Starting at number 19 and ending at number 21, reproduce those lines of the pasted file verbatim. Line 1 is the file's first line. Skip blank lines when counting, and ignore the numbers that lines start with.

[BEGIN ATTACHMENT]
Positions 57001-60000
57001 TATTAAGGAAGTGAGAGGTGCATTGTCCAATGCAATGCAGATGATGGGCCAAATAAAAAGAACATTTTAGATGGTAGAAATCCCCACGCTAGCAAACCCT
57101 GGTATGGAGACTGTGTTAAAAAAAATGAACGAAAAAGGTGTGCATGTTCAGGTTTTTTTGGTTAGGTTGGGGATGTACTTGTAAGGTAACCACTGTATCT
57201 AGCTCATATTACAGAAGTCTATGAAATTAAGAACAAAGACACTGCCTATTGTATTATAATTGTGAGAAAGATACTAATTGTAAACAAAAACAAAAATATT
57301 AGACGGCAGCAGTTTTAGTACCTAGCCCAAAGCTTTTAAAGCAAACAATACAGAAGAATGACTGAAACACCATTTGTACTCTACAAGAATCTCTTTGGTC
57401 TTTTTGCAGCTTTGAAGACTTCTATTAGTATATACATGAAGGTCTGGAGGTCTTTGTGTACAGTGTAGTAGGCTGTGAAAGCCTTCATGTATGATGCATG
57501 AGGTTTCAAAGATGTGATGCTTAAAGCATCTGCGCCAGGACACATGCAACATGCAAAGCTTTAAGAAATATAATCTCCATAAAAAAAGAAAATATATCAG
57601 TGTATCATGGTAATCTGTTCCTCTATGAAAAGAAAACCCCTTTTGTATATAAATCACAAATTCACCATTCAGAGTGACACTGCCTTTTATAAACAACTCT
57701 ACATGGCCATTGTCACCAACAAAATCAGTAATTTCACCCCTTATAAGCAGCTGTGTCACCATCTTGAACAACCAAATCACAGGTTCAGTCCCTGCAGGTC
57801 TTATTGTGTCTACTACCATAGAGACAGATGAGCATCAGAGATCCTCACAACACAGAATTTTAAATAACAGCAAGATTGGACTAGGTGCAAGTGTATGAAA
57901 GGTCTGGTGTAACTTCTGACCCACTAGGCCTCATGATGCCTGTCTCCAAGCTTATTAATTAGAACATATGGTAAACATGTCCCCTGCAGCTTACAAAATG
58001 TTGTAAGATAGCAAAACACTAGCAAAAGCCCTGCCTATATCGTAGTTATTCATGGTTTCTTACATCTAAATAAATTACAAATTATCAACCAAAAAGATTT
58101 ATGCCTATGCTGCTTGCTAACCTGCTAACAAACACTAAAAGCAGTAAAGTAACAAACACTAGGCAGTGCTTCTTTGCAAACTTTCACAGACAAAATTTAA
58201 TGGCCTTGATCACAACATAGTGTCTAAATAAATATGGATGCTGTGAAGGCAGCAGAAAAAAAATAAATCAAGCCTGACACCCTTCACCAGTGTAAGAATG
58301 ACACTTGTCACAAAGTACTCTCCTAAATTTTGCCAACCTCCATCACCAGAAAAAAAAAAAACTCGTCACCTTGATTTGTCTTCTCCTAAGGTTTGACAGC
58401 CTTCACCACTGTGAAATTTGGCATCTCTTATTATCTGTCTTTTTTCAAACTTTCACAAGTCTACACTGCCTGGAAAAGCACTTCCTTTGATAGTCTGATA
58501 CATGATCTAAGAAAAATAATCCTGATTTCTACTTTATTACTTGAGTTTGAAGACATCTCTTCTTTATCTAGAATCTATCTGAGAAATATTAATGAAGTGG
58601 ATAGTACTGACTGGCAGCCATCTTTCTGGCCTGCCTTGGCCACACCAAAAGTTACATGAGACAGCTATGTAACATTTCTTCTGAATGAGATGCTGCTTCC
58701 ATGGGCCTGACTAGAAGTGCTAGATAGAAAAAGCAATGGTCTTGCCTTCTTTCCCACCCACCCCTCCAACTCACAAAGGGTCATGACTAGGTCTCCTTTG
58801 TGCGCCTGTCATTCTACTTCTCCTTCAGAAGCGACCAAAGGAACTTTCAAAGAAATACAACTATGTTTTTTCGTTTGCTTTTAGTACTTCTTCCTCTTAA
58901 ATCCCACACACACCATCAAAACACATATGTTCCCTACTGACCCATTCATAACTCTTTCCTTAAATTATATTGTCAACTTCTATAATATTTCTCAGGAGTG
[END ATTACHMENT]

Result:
58701 ATGGGCCTGACTAGAAGTGCTAGATAGAAAAAGCAATGGTCTTGCCTTCTTTCCCACCCACCCCTCCAACTCACAAAGGGTCATGACTAGGTCTCCTTTG
58801 TGCGCCTGTCATTCTACTTCTCCTTCAGAAGCGACCAAAGGAACTTTCAAAGAAATACAACTATGTTTTTTCGTTTGCTTTTAGTACTTCTTCCTCTTAA
58901 ATCCCACACACACCATCAAAACACATATGTTCCCTACTGACCCATTCATAACTCTTTCCTTAAATTATATTGTCAACTTCTATAATATTTCTCAGGAGTG